We live in a golden age of wetsuits. Your shallow pockets have only a measley $180 to spend? That’ll still buy you a super-stretchy budget suit that’s ten times better than the brittle, leathery rubber suits that would have been the best thing around 15 years ago. Got $600 for a new suit? Well, now, right this way to the VIP lounge, and here, enjoy this glass of champagne, and hey, have you heard the miracles of the latest NASA-inspired bits of luxurious tech that’ll keep you toasty and snug while night-surfing under the Northern Lights?
But the wetsuit arms race that bloats wetsuits full of shiny new additions each season has made them more expensive, and sometimes overly complicated. Thermamax™ or Pyroflex™ or Stretchomatic 1000™ — which one is right for me? Confused? Crave simplicity?
Meet Feral Wetsuits. They’ve got a whole different, refreshing strategy. No fancy add-ons. No marketing. And the most interesting part— they’re only sold online as a direct-to-consumer wetsuit, so relatively speaking, they’re cheap.
It’s an idea that’s taking flight all over the Internet. You can buy direct-to-consumer mattresses online now, sight unseen. Cars too. Free shipping, flexible returns policies, and friendly, easy-to-use websites are changing the online buying game. Why not wetsuits?
Feral Wetsuits is a decidedly 21st century business. Because they’ve ditched a brick-and-mortar presence, there’s no retail markup, so they can sell suits online for far less than they’d be if they were hanging in the racks of a surf shop. The suit ships for free, you try it on; if it doesn’t fit, you send it back and try again. Simple, easy. Feral makes one suit, in two thicknesses—3/2 and a 4/3—even further simplifying the process. About $400 for either one (the 3/2 is a little cheaper). Comparable Yamamoto neoprene suits are as much as $200 more.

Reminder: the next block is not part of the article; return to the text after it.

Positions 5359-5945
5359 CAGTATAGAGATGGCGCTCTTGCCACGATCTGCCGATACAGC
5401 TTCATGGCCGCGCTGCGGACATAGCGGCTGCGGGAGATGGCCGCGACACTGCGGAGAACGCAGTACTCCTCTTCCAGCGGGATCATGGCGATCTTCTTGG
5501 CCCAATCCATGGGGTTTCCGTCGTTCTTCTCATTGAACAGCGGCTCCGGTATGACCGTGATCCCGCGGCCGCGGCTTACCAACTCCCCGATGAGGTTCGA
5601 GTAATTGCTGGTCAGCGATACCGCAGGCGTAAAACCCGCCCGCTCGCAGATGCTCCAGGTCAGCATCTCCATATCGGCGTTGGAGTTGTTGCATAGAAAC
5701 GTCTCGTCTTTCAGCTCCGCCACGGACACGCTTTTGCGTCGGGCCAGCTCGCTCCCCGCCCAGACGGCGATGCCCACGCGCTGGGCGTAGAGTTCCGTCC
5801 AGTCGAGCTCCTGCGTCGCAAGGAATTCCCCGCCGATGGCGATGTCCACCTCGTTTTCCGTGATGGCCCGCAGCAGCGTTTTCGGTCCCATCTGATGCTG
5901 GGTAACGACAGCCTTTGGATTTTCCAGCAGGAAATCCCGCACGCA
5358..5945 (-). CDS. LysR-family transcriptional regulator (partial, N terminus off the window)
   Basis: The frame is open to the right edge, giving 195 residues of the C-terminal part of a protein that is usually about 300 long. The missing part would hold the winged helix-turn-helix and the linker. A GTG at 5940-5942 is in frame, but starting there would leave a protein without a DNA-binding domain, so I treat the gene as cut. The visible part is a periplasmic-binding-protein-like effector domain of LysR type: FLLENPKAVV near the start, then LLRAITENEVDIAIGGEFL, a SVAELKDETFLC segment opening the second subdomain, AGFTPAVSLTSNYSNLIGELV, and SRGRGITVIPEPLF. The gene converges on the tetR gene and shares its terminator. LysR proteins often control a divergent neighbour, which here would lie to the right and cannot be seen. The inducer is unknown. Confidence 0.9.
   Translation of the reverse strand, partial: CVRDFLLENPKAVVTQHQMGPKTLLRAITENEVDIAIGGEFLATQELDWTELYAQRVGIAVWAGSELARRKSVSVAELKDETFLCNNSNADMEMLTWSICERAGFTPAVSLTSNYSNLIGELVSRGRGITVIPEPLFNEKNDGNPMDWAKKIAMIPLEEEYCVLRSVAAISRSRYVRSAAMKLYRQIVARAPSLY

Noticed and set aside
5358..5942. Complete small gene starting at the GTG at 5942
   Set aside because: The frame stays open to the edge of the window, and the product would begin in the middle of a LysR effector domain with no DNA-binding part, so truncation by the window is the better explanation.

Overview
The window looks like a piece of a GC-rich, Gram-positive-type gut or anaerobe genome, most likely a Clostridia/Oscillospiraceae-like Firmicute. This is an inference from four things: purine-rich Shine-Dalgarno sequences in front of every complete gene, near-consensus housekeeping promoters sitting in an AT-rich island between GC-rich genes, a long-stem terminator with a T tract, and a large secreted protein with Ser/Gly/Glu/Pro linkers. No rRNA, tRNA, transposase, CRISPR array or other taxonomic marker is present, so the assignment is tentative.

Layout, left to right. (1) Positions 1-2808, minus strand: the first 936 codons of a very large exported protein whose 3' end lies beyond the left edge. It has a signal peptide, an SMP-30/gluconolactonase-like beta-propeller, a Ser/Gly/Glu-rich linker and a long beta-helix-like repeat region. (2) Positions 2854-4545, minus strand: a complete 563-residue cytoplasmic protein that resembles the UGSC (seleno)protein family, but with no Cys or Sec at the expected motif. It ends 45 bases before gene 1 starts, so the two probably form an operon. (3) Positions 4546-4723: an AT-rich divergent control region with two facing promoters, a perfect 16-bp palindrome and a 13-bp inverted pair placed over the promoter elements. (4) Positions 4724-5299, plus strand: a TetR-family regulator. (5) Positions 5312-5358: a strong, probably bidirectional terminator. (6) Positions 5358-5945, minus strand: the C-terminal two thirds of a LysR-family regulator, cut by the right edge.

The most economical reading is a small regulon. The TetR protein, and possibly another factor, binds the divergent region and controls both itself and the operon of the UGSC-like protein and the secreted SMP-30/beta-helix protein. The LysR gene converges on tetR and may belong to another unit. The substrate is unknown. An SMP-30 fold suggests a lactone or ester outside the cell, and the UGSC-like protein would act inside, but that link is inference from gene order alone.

Feral suits are made from limestone-based Japanese Yamamoto neoprene—the good good—which naturally repels water. This keeps them simple. No fuzzy liners. No smooth-skin rubber in the chest and back. Noticeably fewer panels. Taping only on the most high-stress seams. No garish logos. Simple construction means a shockingly light and absurdly comfortable suit.
They’re perfectly warm, as I can attest after a few Northern California winter surfs. The Yamamoto is a bit less stretchy than traditional neoprene, so I found the Feral suit a little more difficult to pull on. But because there are fewer seams, it felt fluid and endlessly elastic while surfing. It was the only suit I’ve ever worn that felt like one continuous piece of rubber. Will it last? No idea. Yamamoto neoprene is more durable than traditional neoprene, and the fewer panels mean fewer seams and fewer places for the suit to break down. So it sure seems like it.
Are there warmer suits out there? Sure. Flexier? Possibly, though I kinda doubt it. But for the price, the quality, the sheer simplicity, and the ease of the buying experience, Feral’s really onto something here.